Alibris Secondhand Books Standard

Thursday, February 25, 2010

mt. sunflower

It's popularly believed that my home state of Kansas is flat. OK, it's not just a popular belief: It's a proven fact that Kansas is flatter than a pancake. Nonetheless, the western edge of the state is actually higher than the average peak in the Appalachian Mountains.

In 1998, five men climbed to the summit of Mt. Sunflower, the highest point in Kansas at over 4,000 feet. Read Into Thick Air, the story of this historic ascent.

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Friday, February 19, 2010

does the washington, d.c. blizzard disprove climate change?

According to the legend, Nero fiddled while Rome burned. Last week, while a hundred thousand Washington, D.C. residents found themselves without heat or electricity in the aftermath of a massive blizzard that some have labeled the "snowpocalypse," climate change deniers rejoiced.

from my newly published article, "Snowpocalypse" and Global Climate Change, at Associated Content.

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Friday, February 12, 2010

haiti: roots of the problem

When a disaster hits the poorest nation in the hemisphere, should we simply take up a collection and send aid, or would it be better to confront the reasons they are so poor?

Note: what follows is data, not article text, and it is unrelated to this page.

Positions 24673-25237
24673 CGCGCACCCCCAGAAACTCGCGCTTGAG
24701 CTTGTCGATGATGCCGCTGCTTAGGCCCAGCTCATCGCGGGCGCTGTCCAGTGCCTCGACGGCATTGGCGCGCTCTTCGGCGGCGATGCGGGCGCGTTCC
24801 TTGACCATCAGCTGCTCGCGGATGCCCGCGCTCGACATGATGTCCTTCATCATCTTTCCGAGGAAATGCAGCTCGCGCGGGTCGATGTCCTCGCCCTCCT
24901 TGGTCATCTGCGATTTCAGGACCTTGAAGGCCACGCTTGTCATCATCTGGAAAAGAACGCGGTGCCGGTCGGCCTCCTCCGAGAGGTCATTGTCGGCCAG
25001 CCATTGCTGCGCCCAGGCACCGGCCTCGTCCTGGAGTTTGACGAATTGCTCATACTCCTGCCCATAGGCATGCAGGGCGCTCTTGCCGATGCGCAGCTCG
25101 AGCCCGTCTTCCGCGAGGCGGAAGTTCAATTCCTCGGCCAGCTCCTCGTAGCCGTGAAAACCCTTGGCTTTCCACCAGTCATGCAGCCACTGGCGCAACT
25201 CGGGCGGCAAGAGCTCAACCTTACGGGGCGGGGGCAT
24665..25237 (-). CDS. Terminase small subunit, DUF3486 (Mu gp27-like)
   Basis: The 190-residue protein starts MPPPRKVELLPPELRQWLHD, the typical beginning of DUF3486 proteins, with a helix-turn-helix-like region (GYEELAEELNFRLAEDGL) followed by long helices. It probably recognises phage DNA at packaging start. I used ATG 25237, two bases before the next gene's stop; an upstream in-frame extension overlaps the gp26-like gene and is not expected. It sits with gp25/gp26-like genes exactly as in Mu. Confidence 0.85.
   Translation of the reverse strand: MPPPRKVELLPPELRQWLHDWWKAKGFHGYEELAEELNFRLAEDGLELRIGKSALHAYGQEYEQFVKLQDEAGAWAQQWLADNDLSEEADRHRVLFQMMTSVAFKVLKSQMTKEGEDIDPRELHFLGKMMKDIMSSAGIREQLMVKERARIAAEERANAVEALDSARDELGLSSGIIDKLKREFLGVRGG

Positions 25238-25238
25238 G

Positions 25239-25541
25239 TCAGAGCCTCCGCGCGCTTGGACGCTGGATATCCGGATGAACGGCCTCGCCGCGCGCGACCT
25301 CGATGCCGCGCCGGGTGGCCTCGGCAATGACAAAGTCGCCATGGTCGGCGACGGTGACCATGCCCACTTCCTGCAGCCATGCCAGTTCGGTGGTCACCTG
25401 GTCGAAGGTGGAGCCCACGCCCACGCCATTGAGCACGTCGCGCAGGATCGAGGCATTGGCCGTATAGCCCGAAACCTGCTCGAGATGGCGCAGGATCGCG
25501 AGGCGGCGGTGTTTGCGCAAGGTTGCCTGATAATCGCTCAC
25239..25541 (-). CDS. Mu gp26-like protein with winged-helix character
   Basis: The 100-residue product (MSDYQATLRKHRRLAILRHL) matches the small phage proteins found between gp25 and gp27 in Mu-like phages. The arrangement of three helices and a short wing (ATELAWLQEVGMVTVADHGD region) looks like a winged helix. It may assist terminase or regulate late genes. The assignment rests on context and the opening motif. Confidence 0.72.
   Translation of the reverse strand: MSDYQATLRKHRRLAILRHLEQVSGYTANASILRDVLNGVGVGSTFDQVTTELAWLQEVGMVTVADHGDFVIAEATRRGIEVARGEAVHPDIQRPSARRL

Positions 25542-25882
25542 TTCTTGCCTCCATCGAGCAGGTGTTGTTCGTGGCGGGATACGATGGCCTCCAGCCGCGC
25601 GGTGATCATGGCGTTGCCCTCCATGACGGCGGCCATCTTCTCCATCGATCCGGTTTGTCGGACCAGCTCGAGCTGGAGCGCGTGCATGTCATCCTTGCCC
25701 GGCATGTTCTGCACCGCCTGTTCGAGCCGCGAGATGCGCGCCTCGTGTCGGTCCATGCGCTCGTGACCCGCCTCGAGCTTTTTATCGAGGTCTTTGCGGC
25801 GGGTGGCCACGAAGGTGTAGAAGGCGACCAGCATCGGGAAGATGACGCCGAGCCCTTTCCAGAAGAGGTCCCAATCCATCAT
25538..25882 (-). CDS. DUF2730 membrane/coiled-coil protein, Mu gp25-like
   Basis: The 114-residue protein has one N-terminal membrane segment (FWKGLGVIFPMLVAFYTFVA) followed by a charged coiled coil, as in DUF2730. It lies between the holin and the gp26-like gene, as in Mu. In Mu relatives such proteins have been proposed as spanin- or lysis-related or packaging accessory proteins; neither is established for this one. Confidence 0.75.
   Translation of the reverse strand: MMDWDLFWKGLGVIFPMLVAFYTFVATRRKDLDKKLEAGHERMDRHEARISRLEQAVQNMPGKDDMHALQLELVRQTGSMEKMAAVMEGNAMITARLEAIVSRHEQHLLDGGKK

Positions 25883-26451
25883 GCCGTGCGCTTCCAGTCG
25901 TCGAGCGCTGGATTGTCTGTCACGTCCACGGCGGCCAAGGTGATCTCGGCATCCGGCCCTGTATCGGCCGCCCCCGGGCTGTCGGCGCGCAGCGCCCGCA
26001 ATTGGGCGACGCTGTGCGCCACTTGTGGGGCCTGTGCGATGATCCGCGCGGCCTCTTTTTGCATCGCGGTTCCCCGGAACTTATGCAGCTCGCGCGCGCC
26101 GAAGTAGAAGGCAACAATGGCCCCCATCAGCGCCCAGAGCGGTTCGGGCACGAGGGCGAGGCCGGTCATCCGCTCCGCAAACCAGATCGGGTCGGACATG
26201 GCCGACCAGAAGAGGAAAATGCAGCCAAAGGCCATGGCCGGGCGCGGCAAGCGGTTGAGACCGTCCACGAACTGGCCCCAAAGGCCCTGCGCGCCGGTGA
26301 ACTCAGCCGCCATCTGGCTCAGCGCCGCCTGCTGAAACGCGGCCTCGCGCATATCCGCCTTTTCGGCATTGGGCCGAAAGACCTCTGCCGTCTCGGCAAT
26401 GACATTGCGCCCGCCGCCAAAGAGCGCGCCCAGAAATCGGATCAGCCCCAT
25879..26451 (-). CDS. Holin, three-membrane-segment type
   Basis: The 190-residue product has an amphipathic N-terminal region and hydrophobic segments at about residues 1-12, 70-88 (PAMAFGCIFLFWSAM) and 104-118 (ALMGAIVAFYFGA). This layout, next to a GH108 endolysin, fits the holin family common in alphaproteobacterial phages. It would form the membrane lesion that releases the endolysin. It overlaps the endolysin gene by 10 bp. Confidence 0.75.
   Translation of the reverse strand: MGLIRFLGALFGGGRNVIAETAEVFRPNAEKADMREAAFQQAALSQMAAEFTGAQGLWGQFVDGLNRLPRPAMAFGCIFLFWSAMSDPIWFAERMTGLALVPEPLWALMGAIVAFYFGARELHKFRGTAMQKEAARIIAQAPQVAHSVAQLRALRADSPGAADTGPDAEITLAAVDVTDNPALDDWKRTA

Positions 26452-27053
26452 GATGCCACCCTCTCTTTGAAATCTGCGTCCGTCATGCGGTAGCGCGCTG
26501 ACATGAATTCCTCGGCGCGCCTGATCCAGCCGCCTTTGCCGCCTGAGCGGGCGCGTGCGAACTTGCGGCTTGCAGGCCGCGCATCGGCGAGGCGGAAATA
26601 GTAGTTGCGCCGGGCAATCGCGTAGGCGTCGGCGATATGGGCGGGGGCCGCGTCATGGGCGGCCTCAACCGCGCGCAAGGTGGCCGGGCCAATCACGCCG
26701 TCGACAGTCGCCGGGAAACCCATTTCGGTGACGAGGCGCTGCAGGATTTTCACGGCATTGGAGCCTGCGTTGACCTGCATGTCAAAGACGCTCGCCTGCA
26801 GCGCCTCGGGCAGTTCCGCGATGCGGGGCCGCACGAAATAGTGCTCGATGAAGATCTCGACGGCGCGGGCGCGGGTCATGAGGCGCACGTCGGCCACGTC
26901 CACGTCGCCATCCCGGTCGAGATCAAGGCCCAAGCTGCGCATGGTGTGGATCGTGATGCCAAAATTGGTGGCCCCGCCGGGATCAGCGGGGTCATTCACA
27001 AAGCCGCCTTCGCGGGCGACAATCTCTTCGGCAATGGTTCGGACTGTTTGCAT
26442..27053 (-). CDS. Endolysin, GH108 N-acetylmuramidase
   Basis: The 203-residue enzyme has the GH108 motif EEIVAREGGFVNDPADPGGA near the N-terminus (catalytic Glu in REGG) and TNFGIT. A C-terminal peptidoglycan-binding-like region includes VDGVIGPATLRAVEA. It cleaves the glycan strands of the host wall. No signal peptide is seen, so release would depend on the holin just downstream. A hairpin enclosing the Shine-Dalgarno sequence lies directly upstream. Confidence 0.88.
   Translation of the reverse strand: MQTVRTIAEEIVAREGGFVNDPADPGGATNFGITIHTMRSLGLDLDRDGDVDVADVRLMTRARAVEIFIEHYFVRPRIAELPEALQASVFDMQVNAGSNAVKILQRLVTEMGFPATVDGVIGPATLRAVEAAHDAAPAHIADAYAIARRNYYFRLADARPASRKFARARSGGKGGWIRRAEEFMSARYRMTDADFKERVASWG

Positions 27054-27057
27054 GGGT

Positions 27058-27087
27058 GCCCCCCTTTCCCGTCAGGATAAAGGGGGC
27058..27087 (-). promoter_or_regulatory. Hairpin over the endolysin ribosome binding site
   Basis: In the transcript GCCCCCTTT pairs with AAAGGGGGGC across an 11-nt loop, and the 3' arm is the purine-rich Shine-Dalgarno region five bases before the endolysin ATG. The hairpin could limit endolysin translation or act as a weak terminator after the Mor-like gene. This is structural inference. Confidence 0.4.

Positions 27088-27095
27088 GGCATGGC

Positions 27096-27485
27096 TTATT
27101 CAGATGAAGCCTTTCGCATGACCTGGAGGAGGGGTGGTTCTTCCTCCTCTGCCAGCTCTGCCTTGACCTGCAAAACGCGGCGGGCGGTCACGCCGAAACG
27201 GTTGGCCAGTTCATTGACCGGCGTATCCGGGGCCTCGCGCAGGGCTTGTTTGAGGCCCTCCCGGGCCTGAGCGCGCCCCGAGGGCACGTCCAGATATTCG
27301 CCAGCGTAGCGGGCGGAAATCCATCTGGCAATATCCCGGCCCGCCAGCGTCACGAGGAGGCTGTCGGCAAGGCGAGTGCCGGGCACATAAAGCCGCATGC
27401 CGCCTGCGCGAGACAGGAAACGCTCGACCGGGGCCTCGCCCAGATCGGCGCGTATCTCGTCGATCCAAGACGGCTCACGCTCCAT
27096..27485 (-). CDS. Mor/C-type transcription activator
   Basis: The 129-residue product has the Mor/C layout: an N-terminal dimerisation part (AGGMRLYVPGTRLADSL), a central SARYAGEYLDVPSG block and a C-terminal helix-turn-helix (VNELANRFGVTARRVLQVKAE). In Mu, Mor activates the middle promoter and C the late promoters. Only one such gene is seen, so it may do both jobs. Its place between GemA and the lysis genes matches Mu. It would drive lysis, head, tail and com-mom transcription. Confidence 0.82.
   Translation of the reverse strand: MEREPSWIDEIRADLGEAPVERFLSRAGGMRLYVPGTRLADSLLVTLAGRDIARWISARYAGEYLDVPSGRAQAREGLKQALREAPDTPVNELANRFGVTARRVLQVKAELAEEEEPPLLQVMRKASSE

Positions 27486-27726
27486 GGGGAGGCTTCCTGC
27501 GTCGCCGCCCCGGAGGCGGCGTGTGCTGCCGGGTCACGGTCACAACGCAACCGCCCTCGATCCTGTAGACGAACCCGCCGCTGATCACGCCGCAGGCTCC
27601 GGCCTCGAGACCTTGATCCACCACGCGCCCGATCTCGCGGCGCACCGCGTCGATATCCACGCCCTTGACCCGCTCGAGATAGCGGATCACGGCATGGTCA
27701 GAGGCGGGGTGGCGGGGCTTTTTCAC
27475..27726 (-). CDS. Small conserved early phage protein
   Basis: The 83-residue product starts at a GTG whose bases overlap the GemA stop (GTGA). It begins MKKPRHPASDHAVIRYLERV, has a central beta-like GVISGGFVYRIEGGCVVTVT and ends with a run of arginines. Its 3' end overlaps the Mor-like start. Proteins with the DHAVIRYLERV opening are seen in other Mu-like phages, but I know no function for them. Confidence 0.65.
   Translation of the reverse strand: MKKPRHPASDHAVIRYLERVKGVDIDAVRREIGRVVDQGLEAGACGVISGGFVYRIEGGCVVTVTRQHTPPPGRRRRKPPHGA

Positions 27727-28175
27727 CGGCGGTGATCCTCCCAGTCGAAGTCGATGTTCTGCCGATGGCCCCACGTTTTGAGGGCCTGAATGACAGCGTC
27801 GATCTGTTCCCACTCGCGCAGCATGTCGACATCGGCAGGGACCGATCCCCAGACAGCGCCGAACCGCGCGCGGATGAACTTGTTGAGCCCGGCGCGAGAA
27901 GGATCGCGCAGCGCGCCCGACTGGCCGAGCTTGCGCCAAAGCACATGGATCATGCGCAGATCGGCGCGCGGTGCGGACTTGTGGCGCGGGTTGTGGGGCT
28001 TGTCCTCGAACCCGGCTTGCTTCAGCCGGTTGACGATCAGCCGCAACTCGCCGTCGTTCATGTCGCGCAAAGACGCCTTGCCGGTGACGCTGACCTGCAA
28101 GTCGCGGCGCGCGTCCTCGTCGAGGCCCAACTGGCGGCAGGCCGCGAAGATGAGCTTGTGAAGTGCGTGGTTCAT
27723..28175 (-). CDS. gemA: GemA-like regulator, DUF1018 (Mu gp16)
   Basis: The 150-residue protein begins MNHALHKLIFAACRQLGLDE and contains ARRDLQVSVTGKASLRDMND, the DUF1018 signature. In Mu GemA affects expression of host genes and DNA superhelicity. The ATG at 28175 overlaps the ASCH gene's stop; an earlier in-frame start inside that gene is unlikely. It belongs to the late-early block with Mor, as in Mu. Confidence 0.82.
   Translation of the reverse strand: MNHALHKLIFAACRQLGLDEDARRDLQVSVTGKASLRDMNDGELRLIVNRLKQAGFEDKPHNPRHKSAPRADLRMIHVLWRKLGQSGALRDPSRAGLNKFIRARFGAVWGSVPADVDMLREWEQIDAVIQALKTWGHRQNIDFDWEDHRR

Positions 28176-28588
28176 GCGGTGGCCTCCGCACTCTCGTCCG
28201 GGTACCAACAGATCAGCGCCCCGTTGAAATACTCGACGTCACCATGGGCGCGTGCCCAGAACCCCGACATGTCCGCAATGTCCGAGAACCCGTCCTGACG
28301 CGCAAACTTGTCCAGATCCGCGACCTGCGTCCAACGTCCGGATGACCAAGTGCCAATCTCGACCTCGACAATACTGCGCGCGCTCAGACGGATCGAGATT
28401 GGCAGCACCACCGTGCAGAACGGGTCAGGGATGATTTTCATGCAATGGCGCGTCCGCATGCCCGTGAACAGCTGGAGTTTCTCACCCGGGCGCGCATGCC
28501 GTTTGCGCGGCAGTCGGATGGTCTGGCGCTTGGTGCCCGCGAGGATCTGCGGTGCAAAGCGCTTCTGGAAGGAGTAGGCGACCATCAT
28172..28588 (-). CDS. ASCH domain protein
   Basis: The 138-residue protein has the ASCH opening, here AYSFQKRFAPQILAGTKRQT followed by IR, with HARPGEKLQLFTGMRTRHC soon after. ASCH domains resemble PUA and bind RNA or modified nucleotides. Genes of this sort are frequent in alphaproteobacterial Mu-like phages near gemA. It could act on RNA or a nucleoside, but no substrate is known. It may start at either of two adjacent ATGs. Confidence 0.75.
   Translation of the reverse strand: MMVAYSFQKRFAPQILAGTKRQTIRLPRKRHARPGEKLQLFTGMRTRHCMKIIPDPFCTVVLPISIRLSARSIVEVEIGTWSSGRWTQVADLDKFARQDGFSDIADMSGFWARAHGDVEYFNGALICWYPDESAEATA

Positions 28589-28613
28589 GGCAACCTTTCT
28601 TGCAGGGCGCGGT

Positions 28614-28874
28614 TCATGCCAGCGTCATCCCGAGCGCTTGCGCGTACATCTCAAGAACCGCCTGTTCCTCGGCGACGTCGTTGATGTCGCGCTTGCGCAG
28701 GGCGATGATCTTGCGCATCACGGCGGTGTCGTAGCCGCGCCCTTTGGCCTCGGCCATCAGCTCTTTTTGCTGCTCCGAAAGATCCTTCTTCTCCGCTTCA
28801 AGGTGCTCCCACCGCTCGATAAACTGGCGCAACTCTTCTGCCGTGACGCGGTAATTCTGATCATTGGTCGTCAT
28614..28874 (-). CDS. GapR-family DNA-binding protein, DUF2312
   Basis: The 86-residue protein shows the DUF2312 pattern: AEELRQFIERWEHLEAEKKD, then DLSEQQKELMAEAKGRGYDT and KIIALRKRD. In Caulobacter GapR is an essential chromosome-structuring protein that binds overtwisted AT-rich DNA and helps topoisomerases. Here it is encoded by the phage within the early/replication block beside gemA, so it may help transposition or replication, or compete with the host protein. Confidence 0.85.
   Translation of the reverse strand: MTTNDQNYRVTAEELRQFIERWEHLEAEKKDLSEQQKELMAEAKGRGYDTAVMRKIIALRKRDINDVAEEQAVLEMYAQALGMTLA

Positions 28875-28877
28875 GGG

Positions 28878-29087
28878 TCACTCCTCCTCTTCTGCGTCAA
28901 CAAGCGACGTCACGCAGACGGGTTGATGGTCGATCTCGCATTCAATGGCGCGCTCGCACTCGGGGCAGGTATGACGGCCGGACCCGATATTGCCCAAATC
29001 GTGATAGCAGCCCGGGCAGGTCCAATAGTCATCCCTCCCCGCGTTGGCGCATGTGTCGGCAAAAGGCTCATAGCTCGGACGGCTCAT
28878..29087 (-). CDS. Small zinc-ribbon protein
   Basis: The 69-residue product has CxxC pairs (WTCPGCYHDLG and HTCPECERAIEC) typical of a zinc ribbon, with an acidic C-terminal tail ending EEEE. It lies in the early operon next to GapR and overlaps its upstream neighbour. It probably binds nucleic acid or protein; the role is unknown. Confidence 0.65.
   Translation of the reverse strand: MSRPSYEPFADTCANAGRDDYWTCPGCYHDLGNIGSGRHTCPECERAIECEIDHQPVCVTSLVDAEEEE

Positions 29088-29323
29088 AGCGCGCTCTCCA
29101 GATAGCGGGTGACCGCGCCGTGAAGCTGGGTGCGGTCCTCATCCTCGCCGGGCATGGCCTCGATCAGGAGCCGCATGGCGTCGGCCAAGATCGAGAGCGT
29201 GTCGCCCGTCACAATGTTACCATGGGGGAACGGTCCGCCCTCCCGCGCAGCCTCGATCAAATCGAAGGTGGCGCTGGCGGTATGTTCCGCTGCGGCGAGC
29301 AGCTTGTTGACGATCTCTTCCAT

Rick Steves:

We can blame Haiti‚Äôs squalor on voodoo, on its heritage of slavery, on corruption, on the fact that its main export is topsoil (in a treeless land, each rainstorm flushes precious soil into the sea), or on many other factors. But we must also look at American and European trade policies that help keep nations like Haiti underdeveloped—tariffs that help keep them "banana republics."

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Wednesday, February 10, 2010

how was stonehenge built?

Wally Wallington thinks he has the answer. To demonstrate, he's building a life-sized replica of Stonehenge in his back yard:

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